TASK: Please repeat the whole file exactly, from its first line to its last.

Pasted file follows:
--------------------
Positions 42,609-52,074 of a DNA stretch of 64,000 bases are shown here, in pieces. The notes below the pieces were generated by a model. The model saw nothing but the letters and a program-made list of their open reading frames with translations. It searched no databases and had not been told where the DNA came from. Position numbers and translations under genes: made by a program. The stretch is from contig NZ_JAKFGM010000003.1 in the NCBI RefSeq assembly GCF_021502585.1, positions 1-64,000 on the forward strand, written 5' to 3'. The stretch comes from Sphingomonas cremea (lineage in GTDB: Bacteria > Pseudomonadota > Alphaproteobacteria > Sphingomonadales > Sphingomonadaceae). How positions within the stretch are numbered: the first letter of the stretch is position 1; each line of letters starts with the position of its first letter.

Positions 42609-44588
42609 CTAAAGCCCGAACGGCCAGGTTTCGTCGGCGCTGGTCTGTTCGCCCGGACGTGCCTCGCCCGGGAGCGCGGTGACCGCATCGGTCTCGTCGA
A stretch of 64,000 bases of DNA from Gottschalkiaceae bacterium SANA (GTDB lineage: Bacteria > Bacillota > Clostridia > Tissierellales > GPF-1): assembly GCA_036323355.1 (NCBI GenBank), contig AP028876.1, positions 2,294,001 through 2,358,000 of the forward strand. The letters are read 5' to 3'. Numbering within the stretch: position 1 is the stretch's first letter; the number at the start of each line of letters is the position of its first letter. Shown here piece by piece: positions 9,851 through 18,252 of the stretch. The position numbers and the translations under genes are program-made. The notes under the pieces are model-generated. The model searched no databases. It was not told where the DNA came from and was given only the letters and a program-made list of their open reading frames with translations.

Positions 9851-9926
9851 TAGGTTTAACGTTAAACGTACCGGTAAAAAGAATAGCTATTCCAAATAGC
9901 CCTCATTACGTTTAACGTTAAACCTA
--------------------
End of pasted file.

Positions 42,609-52,074 of a DNA stretch of 64,000 bases are shown here, in pieces. The notes below the pieces were generated by a model. The model saw nothing but the letters and a program-made list of their open reading frames with translations. It searched no databases and had not been told where the DNA came from. Position numbers and translations under genes: made by a program. The stretch is from contig NZ_JAKFGM010000003.1 in the NCBI RefSeq assembly GCF_021502585.1, positions 1-64,000 on the forward strand, written 5' to 3'. The stretch comes from Sphingomonas cremea (lineage in GTDB: Bacteria > Pseudomonadota > Alphaproteobacteria > Sphingomonadales > Sphingomonadaceae). How positions within the stretch are numbered: the first letter of the stretch is position 1; each line of letters starts with the position of its first letter.

Positions 42609-44588
42609 CTAAAGCCCGAACGGCCAGGTTTCGTCGGCGCTGGTCTGTTCGCCCGGACGTGCCTCGCCCGGGAGCGCGGTGACCGCATCGGTCTCGTCGA
A stretch of 64,000 bases of DNA from Gottschalkiaceae bacterium SANA (GTDB lineage: Bacteria > Bacillota > Clostridia > Tissierellales > GPF-1): assembly GCA_036323355.1 (NCBI GenBank), contig AP028876.1, positions 2,294,001 through 2,358,000 of the forward strand. The letters are read 5' to 3'. Numbering within the stretch: position 1 is the stretch's first letter; the number at the start of each line of letters is the position of its first letter. Shown here piece by piece: positions 9,851 through 18,252 of the stretch. The position numbers and the translations under genes are program-made. The notes under the pieces are model-generated. The model searched no databases. It was not told where the DNA came from and was given only the letters and a program-made list of their open reading frames with translations.

Positions 9851-9926
9851 TAGGTTTAACGTTAAACGTACCGGTAAAAAGAATAGCTATTCCAAATAGC
9901 CCTCATTACGTTTAACGTTAAACCTA